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Saturday, April 19, 2014

Researching Carolyn B Shelton, Oregon's Acting Governor in 1909: "a woman can conduct the affairs of a Governor's office as well as a man can."

A number of sources (Portland State's Center for Women, Politics and Policy's page of Oregon women's "firsts" and most thoroughly Finn J.D. John on his "Offbeat Oregon" site) credit Oregon with having the first female governor in the nation in 1909, three years before women in the state achieved the right to vote.

Carolyn B. Shelton served as "acting governor" for one weekend in her capacity as secretary to outgoing Governor George Chamberlain. Chamberlain had been elected to the US Senate from Oregon, and needed to travel to Washington, D.C., the weekend of Friday, February 26 to be sworn in on time on Monday, March 1. Because Oregon has no lieutenant governor traditional practice was for the governor's private secretary to act as "acting governor" when the governor was absent. But this 1909 situation created notice because it was the first time that the secretary was a woman. And as Finn J.D. John points out, Shelton went to Washington, D.C. to serve as secretary to Chamberlain as senator, and then married him in 1926.

I decided to try to trace more of this history and to see how the press represented Shelton as a woman, a worker, and a temporary office holder and what happened in her life thereafter. Thanks to the fabulous Oregon Digital Newspaper program and other great sources, I'll be sharing the very interesting results across the next several posts.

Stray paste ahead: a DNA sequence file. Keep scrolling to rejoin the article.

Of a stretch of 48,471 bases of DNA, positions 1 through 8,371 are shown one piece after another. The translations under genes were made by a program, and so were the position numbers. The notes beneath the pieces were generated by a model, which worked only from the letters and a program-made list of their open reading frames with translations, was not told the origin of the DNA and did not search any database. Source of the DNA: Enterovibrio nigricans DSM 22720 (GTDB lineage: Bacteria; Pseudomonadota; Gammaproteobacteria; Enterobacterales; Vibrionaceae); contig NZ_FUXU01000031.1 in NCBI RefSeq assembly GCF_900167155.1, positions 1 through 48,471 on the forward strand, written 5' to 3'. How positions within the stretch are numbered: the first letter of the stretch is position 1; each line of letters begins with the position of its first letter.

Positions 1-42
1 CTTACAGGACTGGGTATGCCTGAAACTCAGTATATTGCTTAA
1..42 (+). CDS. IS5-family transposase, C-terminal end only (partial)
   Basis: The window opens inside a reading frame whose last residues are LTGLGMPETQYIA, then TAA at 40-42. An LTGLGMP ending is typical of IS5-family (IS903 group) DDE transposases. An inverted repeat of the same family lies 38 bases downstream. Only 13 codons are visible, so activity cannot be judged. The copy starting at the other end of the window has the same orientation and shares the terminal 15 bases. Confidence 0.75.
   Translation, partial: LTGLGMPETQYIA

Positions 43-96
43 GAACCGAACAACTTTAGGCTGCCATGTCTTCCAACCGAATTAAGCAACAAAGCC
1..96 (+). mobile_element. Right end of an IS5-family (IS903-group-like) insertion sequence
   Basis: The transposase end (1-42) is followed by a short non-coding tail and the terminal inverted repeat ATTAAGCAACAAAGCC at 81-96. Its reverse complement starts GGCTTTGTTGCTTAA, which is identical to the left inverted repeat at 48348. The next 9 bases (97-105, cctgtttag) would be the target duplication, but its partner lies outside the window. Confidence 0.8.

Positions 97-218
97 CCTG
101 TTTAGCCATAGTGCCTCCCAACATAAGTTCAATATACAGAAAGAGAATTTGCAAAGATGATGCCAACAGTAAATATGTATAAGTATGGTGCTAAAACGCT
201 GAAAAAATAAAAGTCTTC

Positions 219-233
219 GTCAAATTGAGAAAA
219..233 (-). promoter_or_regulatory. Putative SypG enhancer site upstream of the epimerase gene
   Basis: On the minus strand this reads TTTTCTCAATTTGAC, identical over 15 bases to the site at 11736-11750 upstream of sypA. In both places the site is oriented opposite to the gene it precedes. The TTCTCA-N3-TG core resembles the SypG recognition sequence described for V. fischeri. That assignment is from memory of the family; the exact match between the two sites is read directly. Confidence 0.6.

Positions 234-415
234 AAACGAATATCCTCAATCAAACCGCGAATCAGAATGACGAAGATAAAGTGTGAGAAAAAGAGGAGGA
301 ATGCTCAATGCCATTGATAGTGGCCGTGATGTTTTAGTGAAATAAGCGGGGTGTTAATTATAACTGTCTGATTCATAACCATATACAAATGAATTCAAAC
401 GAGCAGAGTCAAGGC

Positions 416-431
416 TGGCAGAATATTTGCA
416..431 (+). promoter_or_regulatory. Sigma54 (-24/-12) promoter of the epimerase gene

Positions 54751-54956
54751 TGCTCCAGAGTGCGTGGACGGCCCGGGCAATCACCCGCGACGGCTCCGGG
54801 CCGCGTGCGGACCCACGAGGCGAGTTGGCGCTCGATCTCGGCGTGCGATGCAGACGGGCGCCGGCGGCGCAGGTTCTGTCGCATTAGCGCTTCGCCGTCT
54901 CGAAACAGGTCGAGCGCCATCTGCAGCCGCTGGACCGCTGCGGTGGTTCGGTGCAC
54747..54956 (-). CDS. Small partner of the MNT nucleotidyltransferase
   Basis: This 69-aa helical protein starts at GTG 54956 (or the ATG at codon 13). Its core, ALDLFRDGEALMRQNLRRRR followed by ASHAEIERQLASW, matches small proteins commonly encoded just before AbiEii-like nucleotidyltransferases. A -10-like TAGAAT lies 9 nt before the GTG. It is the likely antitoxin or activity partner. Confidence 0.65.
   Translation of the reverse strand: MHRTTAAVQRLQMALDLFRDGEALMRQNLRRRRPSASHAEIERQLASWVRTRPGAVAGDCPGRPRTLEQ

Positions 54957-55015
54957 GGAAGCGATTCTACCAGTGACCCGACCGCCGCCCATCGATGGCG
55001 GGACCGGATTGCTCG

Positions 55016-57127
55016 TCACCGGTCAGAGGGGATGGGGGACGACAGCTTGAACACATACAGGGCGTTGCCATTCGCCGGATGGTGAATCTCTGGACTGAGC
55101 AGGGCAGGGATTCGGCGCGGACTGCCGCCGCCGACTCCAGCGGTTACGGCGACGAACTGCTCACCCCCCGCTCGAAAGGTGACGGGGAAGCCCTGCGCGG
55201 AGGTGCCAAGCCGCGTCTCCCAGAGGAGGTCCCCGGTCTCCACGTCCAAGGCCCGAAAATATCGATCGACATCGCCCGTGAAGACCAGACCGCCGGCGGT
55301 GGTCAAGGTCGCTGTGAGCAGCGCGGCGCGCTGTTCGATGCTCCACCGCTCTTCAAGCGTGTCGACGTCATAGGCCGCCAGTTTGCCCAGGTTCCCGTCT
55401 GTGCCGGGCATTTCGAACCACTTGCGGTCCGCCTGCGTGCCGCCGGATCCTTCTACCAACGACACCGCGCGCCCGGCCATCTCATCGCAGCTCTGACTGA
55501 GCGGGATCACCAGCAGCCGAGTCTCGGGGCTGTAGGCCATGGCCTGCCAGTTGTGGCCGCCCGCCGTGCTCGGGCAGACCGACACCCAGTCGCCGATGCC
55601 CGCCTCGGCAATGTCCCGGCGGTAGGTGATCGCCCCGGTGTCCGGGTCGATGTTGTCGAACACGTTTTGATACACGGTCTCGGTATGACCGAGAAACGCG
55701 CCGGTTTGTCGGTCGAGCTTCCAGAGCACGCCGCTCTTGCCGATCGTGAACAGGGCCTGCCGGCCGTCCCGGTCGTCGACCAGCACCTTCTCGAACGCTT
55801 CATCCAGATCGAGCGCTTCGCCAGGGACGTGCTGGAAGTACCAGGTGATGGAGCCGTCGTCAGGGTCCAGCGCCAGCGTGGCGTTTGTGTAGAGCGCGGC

"Mrs Shelton Will Act as Governor," Oregonian, February 12, 1909, 1.
The first coverage came on February 12, 1909 in the Oregonian. As you can see, this Republican paper reported favorably on this Democratic governor's actions and on Shelton herself. The Oregonian reported that Shelton, the senator's stenographer, would become private secretary "when the present private secretary becomes Circuit Judge in Multnomah Court." Noting the practice of having the private secretary "conduct the work of the office in the Governor's name," the report confirmed that "the precedent will be followed even though a woman holds the position of private secretary." Shelton, the paper noted, had been stenographer for Chamberlain for many years "and is very competent in a position of that kind. The Governor will have no hesitancy is leaving her in charge of the office during his trip to the National Capital."

The next day the Oregonian featured a picture and an interview with Shelton and with Governor Chamberlain.

Oregonian, February 13, 1909, 7.

"Knows Her Duties," Oregonian, February 13, 1909, 7.

Shelton announced that her policy would be "to treat everyone with the same courtesy that has been accorded visitors to the executive office in the past" and promised to "perform all the duties that usually fall to the Governor" and that she did not "intend to issue any pardons." She used the interview to affirm that this was an opportunity to demonstrate gender equality. "I shall try to show that a woman can conduct the affairs of a Governor's office as well as a man can."

Chamberlain noted that he had worked with Shelton for some time, first when she served as stenographer for his law firm Chamberlain & Thomas beginning in 1895 and then as she transferred to the governor's office as stenographer in 1902. Chamberlain praised her abilities and the range of her skills. "In the law office she was as useful as a young lawyer would have been in preparing papers and looking after office business," he noted. "Since coming to Salem she has not only performed a large part of the stenographic work, but has ably assisted the private secretary in his work." And she was shrewd and diplomatic. "She has been not only a faithful woman in her work, but has been tactful in her intercourse with persons who have business in the executive office."

More on the unfolding story in the next post.

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